Boston is well known for both its thriving biotech industry and for its high concentration of universities, and now the city’s two largest economic sectors are overlapping with several academic institutions shrewdly expanding their science departments. Northeastern University is one of several schools to hop on this bandwagon. The school just announced that it will build a 180,000-square-foot academic facility, called the Interdisciplinary Science and Engineering Building (ISEB). Boston-based firm Payette won the commission to design the six-story building along with adjoining green spaces after participating in a six week design competition.
The site of the building sits on the opposite side of Northeastern’s main campus, severed by several rail lines. Payette has proposed constructing what they’ve dubbed “The Arc,” a curved pedestrian bridge, that provides access between the new building and Huntington Avenue, which will also serve as a direct connection between Fenway and Roxbury. A number of landscaped paths and open “tributaries” will link the two separate neighborhoods.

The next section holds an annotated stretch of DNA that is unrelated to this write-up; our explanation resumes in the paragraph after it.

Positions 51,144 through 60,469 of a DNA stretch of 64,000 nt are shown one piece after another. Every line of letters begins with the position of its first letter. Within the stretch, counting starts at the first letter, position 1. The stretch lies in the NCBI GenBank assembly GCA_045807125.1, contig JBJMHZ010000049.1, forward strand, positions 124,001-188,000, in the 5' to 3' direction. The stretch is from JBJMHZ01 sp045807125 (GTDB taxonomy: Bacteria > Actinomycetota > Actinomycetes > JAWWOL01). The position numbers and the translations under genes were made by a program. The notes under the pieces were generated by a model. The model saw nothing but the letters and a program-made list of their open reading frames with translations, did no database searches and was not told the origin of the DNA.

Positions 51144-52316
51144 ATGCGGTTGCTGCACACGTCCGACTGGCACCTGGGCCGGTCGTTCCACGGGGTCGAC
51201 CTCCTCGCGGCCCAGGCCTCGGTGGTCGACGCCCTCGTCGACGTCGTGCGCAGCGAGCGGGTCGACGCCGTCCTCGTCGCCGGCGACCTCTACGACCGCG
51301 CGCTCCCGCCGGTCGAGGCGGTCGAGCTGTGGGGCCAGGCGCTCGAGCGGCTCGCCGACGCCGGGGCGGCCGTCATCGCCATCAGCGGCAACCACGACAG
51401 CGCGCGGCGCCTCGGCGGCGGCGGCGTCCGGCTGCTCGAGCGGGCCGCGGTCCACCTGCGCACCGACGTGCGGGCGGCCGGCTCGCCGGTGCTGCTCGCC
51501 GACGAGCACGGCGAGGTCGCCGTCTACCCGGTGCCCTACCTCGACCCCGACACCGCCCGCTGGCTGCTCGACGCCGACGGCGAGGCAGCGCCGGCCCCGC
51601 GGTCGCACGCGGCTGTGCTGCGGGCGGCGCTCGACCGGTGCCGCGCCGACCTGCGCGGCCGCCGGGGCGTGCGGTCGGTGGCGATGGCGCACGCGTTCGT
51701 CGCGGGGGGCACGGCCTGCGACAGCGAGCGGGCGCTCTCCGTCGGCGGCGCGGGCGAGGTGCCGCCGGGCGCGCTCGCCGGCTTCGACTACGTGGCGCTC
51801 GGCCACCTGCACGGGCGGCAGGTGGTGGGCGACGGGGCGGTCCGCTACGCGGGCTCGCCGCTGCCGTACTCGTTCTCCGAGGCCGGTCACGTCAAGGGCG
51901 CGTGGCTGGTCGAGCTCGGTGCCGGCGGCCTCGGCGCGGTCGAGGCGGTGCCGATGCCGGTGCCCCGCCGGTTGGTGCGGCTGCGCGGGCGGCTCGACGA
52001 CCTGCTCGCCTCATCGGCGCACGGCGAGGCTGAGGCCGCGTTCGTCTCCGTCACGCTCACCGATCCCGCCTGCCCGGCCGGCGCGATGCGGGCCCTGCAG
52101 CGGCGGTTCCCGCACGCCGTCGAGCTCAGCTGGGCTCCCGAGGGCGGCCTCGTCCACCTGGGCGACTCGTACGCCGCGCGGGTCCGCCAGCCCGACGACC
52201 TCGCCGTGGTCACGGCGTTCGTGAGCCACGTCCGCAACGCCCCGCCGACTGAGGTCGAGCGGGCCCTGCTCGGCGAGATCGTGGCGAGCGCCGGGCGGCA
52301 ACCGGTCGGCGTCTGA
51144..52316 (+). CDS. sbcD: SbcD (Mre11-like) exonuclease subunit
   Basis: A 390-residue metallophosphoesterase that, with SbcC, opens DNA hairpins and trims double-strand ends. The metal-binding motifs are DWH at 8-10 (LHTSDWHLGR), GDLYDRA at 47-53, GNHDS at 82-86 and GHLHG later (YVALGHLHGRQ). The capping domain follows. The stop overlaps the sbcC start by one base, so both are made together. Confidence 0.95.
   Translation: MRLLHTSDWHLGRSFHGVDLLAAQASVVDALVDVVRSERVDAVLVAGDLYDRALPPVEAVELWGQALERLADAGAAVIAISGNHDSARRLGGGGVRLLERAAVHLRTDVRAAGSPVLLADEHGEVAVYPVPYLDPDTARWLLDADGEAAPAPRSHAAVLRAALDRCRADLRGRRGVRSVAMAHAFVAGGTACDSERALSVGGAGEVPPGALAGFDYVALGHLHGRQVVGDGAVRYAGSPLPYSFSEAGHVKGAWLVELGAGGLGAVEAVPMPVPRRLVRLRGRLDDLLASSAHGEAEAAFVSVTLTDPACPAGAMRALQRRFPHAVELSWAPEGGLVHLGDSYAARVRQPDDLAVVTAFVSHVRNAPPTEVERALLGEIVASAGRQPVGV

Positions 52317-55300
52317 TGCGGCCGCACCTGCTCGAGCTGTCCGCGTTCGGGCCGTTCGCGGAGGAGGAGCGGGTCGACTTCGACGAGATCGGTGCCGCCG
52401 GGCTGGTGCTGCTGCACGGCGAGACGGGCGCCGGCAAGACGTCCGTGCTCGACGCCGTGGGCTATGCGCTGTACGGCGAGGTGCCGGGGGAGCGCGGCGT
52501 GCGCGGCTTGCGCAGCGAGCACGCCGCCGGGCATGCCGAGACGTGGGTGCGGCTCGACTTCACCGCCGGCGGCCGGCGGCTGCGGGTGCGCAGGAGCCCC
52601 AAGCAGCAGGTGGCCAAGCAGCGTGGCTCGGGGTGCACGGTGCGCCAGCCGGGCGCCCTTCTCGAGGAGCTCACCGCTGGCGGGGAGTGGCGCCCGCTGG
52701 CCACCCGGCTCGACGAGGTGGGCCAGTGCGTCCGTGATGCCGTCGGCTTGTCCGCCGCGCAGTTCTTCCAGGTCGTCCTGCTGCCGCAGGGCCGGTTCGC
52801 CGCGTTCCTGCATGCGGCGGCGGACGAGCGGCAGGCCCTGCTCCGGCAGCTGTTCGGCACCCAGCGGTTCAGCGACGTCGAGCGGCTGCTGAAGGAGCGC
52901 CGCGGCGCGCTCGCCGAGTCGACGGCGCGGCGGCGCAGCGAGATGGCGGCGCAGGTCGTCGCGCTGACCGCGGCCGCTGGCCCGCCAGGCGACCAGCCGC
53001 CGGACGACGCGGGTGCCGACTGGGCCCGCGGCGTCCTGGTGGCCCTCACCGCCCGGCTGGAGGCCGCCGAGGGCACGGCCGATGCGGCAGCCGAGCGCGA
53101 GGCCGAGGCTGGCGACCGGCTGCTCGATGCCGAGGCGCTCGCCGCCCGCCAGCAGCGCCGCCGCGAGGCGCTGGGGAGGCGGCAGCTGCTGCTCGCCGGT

The ISEB will house four academic research departments: engineering, health sciences, basic sciences, and computer sciences. According to the firm, the “building massing has been organized in two main volumes; an east facing laboratory bar and a west facing office form wrapped around a central open atrium.” The facility will be divided into offices, staff workstations, conference rooms, cafes, and laboratories dedicated to each academic research study.
The building features a glazed curtain wall that will “be wrapped with an outer skin of fixed solar shading responding to the building orientation.”
This $225 million project is the first component of Northeastern’s larger plan to create 600,000 square feet of space for academic research and to accommodate the university’s plan to add 300 faculty positions.